It’s hard to believe there is going to be a shortage of people qualified to work with Big Data. But making the education neseccary for that line of work more accessible and affordable is one thing that can help.

    • Casey, I’m with you about probably not taking as much care as I should with my personal/private information. And I know many people get creeped out by the thought of Big Data and tracking all of us, but it doesn’t really bother me. I guess I just assume technology allows us to be tracked, it’s going to happen no matter what.

      I agree making education and training more affordable is key to addressing a shortage of qualified experts. Unfortunately, education is so expensive now, by 2020 we could be in big trouble. I think expense is a main reason people avoid furthering their education now.

  3. “How do you think this shortage could be helped? How can we gain more IT personnel with the appropriate training and skills to help better manage industry big data?”

    These are great questions for sure, but I don’t know if the answers are what people want to hear.

    We need to fund the mess – yes, I said mess – out of art, math and science from elementary school through college-level courses. It’ll be expensive. Really expensive. But this is an investment in the long-term of our country.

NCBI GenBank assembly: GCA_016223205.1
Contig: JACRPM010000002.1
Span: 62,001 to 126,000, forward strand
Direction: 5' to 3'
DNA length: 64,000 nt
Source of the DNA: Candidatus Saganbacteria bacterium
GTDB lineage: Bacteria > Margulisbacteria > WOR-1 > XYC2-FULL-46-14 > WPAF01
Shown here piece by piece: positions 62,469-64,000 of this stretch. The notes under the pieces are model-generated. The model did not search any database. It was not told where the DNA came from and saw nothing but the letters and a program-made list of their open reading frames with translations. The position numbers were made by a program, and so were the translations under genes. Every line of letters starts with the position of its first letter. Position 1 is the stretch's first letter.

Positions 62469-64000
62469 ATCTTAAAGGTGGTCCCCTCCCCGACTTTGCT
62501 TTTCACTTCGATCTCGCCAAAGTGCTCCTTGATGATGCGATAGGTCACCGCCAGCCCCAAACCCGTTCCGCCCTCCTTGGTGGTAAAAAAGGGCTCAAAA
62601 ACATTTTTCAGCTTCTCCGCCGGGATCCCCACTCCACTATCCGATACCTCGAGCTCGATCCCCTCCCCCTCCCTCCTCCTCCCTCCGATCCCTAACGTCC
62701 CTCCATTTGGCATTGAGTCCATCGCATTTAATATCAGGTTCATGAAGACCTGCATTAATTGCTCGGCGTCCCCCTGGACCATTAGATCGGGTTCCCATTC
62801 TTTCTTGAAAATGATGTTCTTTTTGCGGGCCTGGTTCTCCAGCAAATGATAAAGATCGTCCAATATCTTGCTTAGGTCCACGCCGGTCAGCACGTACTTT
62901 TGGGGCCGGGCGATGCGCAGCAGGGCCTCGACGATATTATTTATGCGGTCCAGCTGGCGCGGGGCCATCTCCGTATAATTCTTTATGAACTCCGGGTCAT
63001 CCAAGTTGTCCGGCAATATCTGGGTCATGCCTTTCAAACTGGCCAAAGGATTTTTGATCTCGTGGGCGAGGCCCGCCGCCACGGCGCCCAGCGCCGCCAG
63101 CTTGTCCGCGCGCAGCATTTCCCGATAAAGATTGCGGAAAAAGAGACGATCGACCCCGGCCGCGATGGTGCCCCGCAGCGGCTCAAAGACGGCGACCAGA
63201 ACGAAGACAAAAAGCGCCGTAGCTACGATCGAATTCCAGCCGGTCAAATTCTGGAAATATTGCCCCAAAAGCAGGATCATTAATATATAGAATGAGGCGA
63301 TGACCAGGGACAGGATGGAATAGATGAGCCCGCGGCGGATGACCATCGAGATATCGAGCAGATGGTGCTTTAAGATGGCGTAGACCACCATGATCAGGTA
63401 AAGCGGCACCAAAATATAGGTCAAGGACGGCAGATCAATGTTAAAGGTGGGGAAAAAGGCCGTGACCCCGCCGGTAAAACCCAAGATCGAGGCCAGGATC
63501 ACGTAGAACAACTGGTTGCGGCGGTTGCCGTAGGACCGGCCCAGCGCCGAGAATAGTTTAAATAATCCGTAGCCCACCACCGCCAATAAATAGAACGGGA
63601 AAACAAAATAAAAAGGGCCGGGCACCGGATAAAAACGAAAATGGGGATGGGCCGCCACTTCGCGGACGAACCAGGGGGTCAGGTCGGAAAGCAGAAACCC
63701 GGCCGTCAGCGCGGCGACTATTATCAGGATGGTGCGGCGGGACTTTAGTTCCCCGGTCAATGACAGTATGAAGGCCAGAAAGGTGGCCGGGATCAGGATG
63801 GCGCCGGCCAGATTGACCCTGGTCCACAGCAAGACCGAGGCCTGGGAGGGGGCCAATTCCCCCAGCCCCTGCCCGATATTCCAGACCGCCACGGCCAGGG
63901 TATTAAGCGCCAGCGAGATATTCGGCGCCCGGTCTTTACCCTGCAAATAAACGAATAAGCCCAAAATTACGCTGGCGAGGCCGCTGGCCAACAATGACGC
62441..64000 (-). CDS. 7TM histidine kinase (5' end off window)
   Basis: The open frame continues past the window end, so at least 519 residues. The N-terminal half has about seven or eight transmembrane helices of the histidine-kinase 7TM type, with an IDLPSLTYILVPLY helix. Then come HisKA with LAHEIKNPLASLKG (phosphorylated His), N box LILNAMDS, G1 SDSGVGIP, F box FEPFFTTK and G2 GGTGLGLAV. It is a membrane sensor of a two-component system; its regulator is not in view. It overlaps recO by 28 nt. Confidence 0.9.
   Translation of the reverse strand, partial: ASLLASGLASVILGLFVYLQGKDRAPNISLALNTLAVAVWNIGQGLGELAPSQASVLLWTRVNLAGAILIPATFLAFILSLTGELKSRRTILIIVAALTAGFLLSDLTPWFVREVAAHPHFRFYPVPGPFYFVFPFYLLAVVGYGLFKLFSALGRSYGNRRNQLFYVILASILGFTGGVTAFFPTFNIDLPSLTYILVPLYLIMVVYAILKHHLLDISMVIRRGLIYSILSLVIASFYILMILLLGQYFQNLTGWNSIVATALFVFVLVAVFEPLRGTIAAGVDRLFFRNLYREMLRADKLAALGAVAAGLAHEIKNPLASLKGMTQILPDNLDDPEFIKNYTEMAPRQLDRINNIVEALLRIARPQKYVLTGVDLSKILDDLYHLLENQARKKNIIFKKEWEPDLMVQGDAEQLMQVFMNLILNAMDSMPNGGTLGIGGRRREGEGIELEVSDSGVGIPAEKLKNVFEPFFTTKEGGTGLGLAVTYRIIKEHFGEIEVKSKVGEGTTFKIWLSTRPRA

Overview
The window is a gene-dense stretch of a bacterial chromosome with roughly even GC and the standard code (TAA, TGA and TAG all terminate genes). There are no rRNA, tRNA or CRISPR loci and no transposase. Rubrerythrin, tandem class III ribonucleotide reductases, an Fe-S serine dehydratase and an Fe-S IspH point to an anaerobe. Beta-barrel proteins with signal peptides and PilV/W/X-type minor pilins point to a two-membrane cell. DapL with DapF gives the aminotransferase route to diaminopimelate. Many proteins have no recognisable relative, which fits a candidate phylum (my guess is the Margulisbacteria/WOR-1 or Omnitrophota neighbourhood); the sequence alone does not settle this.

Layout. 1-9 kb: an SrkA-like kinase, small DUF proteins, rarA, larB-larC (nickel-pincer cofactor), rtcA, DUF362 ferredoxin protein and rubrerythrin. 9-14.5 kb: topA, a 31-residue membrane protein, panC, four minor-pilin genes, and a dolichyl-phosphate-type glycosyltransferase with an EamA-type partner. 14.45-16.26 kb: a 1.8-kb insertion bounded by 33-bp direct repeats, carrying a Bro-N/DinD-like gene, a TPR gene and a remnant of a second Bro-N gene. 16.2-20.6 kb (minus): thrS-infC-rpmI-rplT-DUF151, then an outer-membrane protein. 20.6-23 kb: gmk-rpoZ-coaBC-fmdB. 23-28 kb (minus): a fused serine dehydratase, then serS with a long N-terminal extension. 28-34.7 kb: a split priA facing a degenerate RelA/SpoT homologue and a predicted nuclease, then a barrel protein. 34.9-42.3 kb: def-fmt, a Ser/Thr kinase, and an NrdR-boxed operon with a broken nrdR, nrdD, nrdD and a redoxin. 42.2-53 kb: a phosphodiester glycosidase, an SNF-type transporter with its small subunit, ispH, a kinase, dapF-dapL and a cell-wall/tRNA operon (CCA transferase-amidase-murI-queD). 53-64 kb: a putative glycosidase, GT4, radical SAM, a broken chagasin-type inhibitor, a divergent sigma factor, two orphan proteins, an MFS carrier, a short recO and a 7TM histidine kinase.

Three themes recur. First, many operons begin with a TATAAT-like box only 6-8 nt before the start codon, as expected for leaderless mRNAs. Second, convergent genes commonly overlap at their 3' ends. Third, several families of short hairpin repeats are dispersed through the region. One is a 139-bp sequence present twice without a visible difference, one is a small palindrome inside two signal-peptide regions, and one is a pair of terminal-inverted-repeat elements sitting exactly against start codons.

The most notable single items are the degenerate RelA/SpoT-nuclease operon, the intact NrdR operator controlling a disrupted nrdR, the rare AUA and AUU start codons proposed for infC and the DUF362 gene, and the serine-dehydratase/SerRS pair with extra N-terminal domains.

If we don’t do this now, the U.S. is going to be so far behind the rest of world. Jobs just won’t be going overseas, they’ll just be overseas … period. We’re about to be left behind and we haven’t even really got started yet. Our technological survival depends on funding schools today to produce the engineers of tomorrow.

    • Dave, I was hoping you would weigh in on this question! And I totally agree with you. Education is key and that comes through funding the proper channels and educational opportunities. The United States is already behind in the technology sector and it’s only going to get worse. It’s hard to justify spending money, especially during down economic times, but education is the type of investment that will help save our country and keep us moving forward in a positive technologically savvy direction.